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Our Java application starts a worker thread (using Thread.start()). Shortly thereafter it calls Thread.join() on the worker thread. The worker thread does some stuff and terminates. The first thread exits the call to join() and goes on its merry way. Standard stuff:

Thread t = new WorkerThread();

// Blah blah


class WorkerThread extends Thread {
    public void run() {
        // Do some stuff

At least that's how it's supposed to work, and how it does work in any case we can reproduce. We have one customer, however, who is persistently running into trouble.

Looking at the threads using PsiProbe, they see that the worker thread is created. It runs for awhile, but after some time disappears from the list of threads. This happens at an unexpected time (based on timing of other events related to the worker thread). The main thread never gets out of the join() call.

This would seem to break join()'s contract, and implies to me some sort of JVM-level error. Has anybody witnessed behavior like this, or have any idea what could cause it?

EDIT 3-3-11:

I'm still waiting for conclusive data from the customer, but it seems likely that I didn't really know what I thought I knew: the main thread is likely not blocking in join() at all, but at a point prior to it.

Thanks to all for the ideas, anyway.

share|improve this question
Well, you did thread.join() not t.join() or did you just mistype? – dontocsata Mar 1 '11 at 2:59
I would add logging to worker thread and couple logging statements before/between/after start/join calls. Other solution is to call join with timeout ( join(long millis) ). That could solve issue even if there is JVM level error. – Petro Semeniuk Mar 1 '11 at 3:01
What version of Java (patch level) and what platform is your client seeing this on? – Stephen C Mar 1 '11 at 3:04
@dontocsata Yeah, just mis-typed; will fix, thanks. – Aron Mar 1 '11 at 3:12
@Stephen C - Now that it's becoming apparent that this could be a JVM issue, I'll need to get specifics of the version. It's running under JBoss AS 4.2.3 (I think), if that that might matter. – Aron Mar 1 '11 at 3:13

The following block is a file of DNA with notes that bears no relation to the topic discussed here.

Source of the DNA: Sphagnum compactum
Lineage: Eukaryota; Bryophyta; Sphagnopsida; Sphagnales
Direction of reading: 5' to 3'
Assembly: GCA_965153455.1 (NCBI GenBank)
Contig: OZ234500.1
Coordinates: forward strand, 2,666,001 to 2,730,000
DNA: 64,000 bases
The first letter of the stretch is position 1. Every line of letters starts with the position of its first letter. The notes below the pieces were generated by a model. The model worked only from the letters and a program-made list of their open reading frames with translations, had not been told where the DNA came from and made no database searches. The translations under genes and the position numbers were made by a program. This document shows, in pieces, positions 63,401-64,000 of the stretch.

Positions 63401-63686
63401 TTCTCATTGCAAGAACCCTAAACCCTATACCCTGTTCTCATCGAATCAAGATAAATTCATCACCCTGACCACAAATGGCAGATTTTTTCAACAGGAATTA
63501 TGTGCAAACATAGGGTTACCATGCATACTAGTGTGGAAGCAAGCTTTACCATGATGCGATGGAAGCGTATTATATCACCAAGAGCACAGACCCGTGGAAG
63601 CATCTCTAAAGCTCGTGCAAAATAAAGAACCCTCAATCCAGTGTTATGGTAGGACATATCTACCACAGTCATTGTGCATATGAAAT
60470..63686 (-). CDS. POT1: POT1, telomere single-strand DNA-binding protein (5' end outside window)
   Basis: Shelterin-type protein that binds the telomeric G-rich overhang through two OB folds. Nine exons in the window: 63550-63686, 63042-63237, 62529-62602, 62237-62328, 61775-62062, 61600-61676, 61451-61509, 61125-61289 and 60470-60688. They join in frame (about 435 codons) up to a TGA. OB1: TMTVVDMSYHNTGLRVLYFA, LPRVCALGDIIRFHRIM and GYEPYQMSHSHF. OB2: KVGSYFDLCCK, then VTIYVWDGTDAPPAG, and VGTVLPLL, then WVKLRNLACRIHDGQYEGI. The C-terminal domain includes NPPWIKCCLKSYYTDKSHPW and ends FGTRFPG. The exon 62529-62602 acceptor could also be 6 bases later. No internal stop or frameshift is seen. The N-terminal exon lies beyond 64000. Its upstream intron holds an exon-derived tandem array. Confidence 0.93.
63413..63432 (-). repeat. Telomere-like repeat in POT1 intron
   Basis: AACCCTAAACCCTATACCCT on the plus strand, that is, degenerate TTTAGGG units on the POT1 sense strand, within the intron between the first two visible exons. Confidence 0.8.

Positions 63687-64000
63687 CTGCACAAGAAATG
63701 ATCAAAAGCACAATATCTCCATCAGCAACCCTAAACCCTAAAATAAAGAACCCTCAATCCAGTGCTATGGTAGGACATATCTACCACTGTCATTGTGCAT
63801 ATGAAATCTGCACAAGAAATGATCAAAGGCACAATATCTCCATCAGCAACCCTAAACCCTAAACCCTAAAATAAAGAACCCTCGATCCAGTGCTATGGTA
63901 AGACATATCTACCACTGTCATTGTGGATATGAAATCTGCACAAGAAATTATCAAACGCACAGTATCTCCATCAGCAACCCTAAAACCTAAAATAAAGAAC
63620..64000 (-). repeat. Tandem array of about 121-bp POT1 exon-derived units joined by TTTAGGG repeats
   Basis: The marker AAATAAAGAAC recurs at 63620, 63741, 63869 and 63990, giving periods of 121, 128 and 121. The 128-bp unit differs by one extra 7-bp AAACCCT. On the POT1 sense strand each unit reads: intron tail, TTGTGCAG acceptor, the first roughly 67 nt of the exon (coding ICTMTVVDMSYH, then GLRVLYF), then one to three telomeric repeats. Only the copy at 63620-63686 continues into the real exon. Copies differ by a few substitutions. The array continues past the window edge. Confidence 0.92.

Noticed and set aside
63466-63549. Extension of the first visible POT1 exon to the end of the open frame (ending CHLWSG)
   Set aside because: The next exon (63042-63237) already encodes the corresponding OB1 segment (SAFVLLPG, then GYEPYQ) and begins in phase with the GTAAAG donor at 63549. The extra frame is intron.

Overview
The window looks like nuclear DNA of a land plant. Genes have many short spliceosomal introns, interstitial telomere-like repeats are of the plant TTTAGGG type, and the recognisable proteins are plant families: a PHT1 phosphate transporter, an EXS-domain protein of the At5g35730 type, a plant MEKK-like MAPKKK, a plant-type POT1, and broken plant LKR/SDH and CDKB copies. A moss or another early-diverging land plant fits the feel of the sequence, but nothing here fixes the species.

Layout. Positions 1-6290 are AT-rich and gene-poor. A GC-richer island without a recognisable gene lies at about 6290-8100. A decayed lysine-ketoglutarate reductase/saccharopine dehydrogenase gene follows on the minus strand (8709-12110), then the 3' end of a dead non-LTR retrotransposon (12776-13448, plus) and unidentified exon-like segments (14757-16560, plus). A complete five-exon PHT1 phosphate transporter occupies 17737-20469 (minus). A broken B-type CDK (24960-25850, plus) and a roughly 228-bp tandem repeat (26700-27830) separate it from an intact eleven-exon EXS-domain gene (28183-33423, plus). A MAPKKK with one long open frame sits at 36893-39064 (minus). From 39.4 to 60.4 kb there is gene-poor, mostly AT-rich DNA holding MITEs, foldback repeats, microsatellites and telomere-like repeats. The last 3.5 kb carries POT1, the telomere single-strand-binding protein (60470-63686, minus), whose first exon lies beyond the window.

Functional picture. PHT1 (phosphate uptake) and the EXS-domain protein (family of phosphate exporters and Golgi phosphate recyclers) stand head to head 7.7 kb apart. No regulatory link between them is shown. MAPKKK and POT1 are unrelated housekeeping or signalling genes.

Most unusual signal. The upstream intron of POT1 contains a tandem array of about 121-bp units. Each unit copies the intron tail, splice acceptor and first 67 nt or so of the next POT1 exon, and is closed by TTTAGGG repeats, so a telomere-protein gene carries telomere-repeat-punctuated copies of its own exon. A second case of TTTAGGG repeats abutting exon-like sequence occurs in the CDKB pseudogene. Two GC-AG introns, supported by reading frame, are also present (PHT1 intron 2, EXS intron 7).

up vote 0 down vote accepted

A quick search of the Java Bugs Database didn't throw up anything that matches your symptoms. But it would be worth your while doing a more extensive search.

However, it is worth noting that a JVM bug is only one of many possible theories (see the comments), and there is very little evidence for any theory at this stage. If I were you, I would:

  1. figured out what the customer's platform is
  2. do a search of the Java bugs database for any known bugs that seem to match the observed symptoms (such as they are).
  3. if you find a bug that looks like a "hit", evaluate it further, try to confirm that it is really the customer's problem, and see if there are any ways to mitigate it.
  4. in addition ...
    • look at the other possible theories; e.g. see above
    • try and figure out what is different about the customer's installation compared with others who don't have this problem
    • add more monitoring, and try to get the customer to use that version.

(On the last bullet point, it may be necessary to point out the obvious to the customer. If they want the bug fixed, they may need to do extra stuff to help you track down the bug, like installing running an "experimental" version of the application for a bit.)

share|improve this answer
Good idea. I need to get the JVM version that the customer is using... – Aron Mar 1 '11 at 4:31

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